Inflation fell in the UK as expected to 1.7% from 1.9% in the previous month. This news had the impact of boosting shares in London as the FTSE 100 rose over 1% with investors coming to the conclusion that the weaker inflation data will allow rates to stay lower for longer.
Asian markets were once again boosted by the expectation that, after yesterdays weaker than expected economic data, the Chinese authorities will be moved to introduce further stimulation to boost the economy.
So far, as we pointed out yesterday, the Nikkei 225 index has been one of the worst performing indexes so far this year. Abenomics as it has become known, weakened the yen in 2013 and boosted the stock market, along with the economy, after many years of stagnation. So far this year the economy has not continued to improve, the stock market has fallen as the yen has strengthened, undoing some of last year's good work. Concerns are also being expressed as to what impact the forth coming sales tax may have on the economy. Prime minister Abe will not want to see this series of events continue, therefore it would not be a surprise if the Japanese central bank will once again introduce more policy measures to weaken the yen in another attempt to boost the economy.
In Europe pressure continues to be applied on the ECB to introduce looser monetary policies, in an attempt to ward of the threat of deflation in the eurozone. One has to assume that even if Mario Draghi and the rest of the board manage to resist the temptation, interest rates in the eurozone are likely to remain at these subdued levels for some time.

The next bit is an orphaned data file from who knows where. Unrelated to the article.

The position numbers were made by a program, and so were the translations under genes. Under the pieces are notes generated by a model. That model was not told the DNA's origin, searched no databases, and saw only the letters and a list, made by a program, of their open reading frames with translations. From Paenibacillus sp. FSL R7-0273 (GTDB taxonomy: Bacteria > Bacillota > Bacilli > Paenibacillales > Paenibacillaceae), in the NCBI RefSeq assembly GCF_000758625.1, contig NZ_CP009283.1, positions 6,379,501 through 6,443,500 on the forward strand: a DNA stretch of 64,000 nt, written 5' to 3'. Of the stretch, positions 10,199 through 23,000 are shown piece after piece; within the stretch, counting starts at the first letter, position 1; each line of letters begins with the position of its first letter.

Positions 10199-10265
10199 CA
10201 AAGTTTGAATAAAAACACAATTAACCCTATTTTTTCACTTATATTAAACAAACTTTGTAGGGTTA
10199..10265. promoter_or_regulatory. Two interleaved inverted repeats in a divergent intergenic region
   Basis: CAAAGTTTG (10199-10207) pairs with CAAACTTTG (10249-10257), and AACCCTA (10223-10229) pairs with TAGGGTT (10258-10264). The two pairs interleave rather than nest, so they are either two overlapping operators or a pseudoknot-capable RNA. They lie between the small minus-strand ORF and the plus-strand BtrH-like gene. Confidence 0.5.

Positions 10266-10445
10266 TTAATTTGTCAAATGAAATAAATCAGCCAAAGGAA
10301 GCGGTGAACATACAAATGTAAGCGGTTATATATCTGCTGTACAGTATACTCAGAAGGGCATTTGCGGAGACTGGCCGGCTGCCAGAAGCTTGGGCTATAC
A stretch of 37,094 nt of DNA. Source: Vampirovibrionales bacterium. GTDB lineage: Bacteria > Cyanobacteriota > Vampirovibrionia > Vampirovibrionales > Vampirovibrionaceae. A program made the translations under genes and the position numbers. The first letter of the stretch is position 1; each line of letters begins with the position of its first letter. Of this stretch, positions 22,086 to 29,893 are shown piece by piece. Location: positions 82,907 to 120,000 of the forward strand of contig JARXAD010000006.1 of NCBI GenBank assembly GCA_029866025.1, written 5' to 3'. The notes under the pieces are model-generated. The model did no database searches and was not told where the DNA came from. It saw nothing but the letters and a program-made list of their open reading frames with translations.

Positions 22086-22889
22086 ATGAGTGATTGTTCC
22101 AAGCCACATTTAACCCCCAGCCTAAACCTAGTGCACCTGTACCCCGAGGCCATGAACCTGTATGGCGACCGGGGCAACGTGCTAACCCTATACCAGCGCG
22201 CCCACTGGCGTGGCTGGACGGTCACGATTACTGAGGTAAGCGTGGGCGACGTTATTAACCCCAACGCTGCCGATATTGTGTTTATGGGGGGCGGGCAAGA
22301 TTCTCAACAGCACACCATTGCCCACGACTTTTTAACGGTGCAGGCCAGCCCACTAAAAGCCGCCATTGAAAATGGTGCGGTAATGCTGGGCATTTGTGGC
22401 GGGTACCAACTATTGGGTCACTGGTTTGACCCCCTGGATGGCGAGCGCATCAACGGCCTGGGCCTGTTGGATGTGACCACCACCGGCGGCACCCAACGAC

We heard from Janet Yellen last week that the Federal Reserve believe that interest rates will remain close to zero for at least 6 months after the end of quantitative easing, that will take it to this time next year.
It rather appears that monetary stimulus will remain in place in all the major economies of the world for some time to come, and in some may increase, particularly while global inflation shows no signs of picking up. Logically this means investors will continue to look for returns from risk assets, and at some stage emerging markets will once again attract investment capital.
We have been in a bull market for bonds for over 20 years, for those who worry about an equity market rally that has so far lasted five years. Below is a chart of treasury yields and the Dow Jones since 1900. We accept the scales are different, but it is noticeable that when interest rates start to move, how quickly and how far they can move. For those who consider bonds a risk free asset, if you did not know what the two lines were describing I know which one most people they would pick to have their money in.